There’s no rhyme or reason to the merits of a Harry Potter film, no easily applied evaluative equation along the lines of “every even-numbered Star Trek” or “only the Sean Connery Bonds.” It’s a franchise that’s often as awkward as its adolescent wizard protagonists Harry (Radcliffe), Ron (Grint) and Hermione (Watson), though even by that standard, this ploddingly dull sixth installment is something of a series nadir.
Initially, director David Yates builds off the fleet-footed imagery of the terrific fifth film, Order of the Phoenix, showing a bruised and beaten Harry assaulted by paparazzi flashbulbs. Yates then segues into a late-night tte--tte between the bespectacled chosen one and a subway caf waitress, a memorably melancholy encounter that’s intruded upon by exposition-bearing Hogwarts headmaster Albus Dumbledore (Gambon).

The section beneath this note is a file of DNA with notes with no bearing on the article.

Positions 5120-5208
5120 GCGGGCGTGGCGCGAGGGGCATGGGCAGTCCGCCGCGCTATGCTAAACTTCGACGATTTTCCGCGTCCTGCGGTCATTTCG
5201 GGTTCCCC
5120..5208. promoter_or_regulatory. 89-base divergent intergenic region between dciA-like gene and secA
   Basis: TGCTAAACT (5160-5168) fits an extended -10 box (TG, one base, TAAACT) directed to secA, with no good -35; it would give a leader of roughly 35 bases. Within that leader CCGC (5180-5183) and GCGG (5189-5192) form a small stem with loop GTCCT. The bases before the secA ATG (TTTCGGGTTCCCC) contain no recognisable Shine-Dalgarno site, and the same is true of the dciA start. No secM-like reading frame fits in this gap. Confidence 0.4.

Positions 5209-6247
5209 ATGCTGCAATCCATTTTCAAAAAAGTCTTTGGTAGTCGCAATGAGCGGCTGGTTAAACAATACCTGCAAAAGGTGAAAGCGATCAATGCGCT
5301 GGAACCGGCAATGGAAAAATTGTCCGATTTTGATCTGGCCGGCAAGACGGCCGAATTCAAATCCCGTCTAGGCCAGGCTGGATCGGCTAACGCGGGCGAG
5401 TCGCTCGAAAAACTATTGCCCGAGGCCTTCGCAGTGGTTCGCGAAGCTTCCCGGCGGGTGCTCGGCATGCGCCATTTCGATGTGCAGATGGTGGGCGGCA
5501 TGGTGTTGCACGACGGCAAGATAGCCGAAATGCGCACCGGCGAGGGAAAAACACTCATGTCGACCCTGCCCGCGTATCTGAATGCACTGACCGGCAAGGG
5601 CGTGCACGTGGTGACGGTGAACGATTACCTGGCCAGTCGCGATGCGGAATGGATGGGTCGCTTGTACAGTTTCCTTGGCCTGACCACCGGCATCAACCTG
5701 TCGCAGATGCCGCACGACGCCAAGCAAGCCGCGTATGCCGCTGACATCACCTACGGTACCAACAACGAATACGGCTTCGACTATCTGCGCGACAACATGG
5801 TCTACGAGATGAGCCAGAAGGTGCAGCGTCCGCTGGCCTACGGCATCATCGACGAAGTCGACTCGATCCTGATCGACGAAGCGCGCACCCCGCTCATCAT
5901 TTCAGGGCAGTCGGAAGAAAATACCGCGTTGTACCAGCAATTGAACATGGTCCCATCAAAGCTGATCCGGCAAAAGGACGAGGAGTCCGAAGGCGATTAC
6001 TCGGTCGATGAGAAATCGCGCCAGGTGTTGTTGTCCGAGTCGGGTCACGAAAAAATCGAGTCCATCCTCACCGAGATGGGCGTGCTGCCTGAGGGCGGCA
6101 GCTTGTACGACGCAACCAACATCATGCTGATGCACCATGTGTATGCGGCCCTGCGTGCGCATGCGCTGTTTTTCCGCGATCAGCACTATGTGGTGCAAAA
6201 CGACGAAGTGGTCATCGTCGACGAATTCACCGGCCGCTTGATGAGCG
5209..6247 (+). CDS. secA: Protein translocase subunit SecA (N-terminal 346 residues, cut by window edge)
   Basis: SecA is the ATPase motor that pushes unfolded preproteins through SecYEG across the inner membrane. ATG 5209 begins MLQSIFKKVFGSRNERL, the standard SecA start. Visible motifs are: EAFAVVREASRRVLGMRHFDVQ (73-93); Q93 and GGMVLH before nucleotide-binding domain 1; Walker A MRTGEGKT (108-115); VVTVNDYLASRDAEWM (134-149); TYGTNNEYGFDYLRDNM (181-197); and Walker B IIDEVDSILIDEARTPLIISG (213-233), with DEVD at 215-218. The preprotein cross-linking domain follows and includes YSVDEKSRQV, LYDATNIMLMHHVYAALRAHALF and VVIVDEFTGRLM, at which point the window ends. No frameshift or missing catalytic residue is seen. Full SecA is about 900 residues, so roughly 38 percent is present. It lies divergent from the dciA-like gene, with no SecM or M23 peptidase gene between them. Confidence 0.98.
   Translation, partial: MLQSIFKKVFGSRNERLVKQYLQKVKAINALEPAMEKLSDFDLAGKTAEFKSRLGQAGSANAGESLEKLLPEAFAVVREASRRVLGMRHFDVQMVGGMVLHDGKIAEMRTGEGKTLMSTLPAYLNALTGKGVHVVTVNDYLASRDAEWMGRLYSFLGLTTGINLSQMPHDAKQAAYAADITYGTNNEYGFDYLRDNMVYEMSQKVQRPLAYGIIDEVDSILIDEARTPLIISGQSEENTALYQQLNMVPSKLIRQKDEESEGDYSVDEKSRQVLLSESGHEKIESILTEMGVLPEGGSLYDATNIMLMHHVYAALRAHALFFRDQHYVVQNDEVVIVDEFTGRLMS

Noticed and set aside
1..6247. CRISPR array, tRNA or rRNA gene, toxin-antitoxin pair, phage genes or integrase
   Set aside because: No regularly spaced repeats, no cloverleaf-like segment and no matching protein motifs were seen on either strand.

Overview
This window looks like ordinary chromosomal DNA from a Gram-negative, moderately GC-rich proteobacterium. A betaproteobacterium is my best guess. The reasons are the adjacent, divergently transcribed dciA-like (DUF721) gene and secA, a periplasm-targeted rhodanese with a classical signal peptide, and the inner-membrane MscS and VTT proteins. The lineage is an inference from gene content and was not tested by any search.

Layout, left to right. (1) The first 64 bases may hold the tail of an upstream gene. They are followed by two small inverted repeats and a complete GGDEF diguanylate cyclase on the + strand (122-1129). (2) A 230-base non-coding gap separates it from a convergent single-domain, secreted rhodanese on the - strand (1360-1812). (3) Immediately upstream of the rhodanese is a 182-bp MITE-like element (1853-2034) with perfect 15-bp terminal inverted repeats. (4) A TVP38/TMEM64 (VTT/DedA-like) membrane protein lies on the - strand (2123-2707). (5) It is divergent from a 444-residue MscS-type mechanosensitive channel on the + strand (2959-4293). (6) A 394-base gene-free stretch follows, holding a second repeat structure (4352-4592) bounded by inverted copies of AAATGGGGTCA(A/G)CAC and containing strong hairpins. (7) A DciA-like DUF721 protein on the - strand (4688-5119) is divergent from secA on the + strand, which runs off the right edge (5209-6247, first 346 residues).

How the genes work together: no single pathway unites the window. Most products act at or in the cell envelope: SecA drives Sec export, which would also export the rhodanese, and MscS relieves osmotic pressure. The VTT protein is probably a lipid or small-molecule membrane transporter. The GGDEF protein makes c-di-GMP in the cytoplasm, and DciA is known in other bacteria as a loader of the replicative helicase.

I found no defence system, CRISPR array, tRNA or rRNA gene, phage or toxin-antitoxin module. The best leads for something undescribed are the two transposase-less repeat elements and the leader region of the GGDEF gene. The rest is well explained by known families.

It’s all downhill from there, save for the introduction of scatterbrained potions professor Horace Slughorn (an excellent Jim Broadbent) and a few hilarious, sexually tinged fan-service gags. (Personal favorite: Dumbledore asking to borrow a girlie mag because he loves looking at “the knitting patterns.”) As in other, lesser Potter films, pretty much everything else feels perfunctory, though this is the first time the principals seem as if they’re entirely going through the motions.
Radcliffe, in particular, comes off bored and distant, more hitting the marks than baring the soul. This is especially unfortunate given Half-Blood Prince’s game-changing climax, which screenwriter Steve Kloves has significantly and detrimentally reduced from J.K. Rowling’s source novel. What should be a near-apocalyptic free-for-all instead plays as a half-baked, throat-clearing placeholder for the upcoming two-part finale, Deathly Hallows. Here’s hoping for a last-act rebound.—Keith Uhlich
See also “Can’t stop the music”